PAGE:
White House Unveils Excited First Pup

Economy, what economy? President Obama put serious issues behind for a few minutes this evening when he joined his wife and two daughters to unveil the much-anticipated first pup that has grabbed headlines for months.

"He's a star," Obama said of the family's new dog Bo. "He's got star quality."

A visibly excited Bo, surrounded by clicking cameras, ran around the White House south lawn with Malia Obama, 10. Bo, a Portuguese water dog, was specifically chosen by the Obamas because the breed is hypoallergenic, and Malia is allergic.

VIDEO: The Obama Family unveils Bo Obama.

"I finally got a friend, it took some time," the president joked to the press. "We're very pleased with Bo."

Malia was also excited, commenting, "I love him, he's perfect."

The 6-month-old black-and-white dog was a gift to the Obamas from Sen. Ted Kennedy, D-Mass., who himself owns dogs from the same breeder and is known to sometimes bring them to work on Capitol Hill.


As Bo traversed through the White House south lawn, 7-year-old Sasha Obama commented that she thought it was funny the breed had to be taught how to swim, given their name.

The president said the newest family member will be allowed in the Oval Office but not in his bed. When asked whether he would walk the dog, first lady Michelle Obama commented that they would all take turns walking Bo.

If the past few months are any indication, Bo is likely to stay in the spotlight while the Obamas are in the White House. But what kind of pressure is that going to exert on him?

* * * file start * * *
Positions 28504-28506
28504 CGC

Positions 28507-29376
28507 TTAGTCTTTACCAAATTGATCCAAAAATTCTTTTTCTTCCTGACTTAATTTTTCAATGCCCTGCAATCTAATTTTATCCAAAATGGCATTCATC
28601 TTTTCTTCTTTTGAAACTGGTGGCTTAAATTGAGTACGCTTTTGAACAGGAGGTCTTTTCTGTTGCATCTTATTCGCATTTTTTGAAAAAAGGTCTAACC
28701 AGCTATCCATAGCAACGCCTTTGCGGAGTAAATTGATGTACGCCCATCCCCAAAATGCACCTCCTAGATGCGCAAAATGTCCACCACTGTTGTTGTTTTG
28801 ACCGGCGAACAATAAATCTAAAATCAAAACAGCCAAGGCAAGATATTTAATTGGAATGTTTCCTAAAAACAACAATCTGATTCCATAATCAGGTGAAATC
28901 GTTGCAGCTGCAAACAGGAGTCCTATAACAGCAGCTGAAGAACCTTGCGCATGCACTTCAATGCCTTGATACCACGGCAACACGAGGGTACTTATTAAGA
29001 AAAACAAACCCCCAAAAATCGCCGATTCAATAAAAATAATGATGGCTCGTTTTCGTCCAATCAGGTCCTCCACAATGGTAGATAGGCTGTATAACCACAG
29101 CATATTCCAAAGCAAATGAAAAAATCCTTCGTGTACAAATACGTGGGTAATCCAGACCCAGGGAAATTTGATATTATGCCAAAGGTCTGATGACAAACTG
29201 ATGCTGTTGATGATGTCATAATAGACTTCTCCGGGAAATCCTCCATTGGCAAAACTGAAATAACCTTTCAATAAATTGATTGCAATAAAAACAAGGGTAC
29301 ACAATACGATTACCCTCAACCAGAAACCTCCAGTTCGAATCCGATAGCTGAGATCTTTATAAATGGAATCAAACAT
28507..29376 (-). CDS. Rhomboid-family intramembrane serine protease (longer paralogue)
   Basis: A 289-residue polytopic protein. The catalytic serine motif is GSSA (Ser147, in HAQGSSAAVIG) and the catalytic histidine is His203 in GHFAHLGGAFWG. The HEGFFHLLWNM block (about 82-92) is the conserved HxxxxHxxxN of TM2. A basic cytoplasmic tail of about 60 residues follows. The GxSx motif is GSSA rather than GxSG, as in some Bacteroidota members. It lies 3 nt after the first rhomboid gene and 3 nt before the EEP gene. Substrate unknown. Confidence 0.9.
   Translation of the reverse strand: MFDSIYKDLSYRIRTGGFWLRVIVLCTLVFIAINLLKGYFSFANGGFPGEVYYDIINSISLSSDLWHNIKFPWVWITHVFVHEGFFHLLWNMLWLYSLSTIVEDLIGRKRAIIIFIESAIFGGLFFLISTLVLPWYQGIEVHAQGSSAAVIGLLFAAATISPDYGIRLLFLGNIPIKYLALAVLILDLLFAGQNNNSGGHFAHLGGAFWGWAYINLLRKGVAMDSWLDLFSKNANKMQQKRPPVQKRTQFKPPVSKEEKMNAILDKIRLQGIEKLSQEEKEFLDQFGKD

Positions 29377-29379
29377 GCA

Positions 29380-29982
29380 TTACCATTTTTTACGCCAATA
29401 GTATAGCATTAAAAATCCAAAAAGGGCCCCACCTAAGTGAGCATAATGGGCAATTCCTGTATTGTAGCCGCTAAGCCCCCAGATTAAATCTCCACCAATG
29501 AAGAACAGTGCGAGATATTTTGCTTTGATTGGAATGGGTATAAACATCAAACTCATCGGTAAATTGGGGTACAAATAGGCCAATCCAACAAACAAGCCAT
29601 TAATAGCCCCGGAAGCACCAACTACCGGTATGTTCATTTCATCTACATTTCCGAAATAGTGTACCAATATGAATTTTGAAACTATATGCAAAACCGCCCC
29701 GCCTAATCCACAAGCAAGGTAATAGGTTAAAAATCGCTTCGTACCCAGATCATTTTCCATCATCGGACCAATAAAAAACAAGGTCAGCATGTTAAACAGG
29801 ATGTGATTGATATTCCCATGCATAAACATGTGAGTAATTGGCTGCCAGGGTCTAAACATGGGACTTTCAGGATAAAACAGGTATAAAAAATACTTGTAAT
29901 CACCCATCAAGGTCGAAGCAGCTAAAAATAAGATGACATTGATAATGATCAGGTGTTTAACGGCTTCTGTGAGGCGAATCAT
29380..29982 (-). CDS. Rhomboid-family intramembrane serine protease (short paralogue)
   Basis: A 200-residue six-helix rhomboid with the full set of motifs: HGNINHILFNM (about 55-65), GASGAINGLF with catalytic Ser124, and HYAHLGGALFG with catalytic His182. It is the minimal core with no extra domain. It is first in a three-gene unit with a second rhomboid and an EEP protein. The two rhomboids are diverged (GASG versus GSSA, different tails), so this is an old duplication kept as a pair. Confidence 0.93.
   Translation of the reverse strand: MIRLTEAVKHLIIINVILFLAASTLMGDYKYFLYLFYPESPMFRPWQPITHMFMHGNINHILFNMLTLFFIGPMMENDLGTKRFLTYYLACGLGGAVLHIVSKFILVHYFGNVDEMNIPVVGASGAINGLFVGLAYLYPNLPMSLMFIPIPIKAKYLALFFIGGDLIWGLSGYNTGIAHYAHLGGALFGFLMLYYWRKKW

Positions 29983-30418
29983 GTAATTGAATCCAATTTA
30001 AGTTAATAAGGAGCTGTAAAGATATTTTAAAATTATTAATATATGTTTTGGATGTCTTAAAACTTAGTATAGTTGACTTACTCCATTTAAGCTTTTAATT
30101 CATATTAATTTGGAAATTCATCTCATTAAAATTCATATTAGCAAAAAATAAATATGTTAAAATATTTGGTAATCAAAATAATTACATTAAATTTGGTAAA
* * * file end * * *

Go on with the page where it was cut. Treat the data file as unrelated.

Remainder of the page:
"One of the great things about the 'portie' [the nickname for the Portuguese water dog] is that it is a very adaptable breed, so once the dog gets into a new situation or a new home, as long as he has a routine and everyone is consistent on how to handle and train the dog, it will thrive, it won't be a big issue with him," said Lisa Peterson, spokesperson for the American Kennel Club.

The Story Behind Bo

In November, then President-elect Obama said the family's preference was to get "a shelter dog."

"A lot of shelter dogs are mutts, like me," he joked at his first post-election press conference. It was one of the family's two requirements, in addition to being hypoallergenic.

But since he promised the dog to his daughters in his election night victory speech, the White House was mum on the topic, fueling speculation about the breed of and the search for the dog.

"That's top secret," Obama said as late as last week, when a reporter asked him when the first dog will arrive at the White House.

Michelle Obama told People magazine in February that she was surprised at the American people's interest in their dog search.

"One of the things I didn't anticipate is the level of the excitement about the dog. I knew my kids were excited. They've been excited for years. They've even calmed down, because they feel like, 'They said we're going to get one, so let's just shut up about it,'" she said.

Because Bo is not from a shelter, the president will donate money to the Humane Society.

Bo's first owners in Washington returned the pup to the breeder, Dallas/Ft. Worth-based Amigo Portuguese Water Dog Kennels, because he did not turn out to be a good fit for the family.

"They're not for everybody. They're 'in your face' dogs," said Art Stern, co-owner of the kennel.

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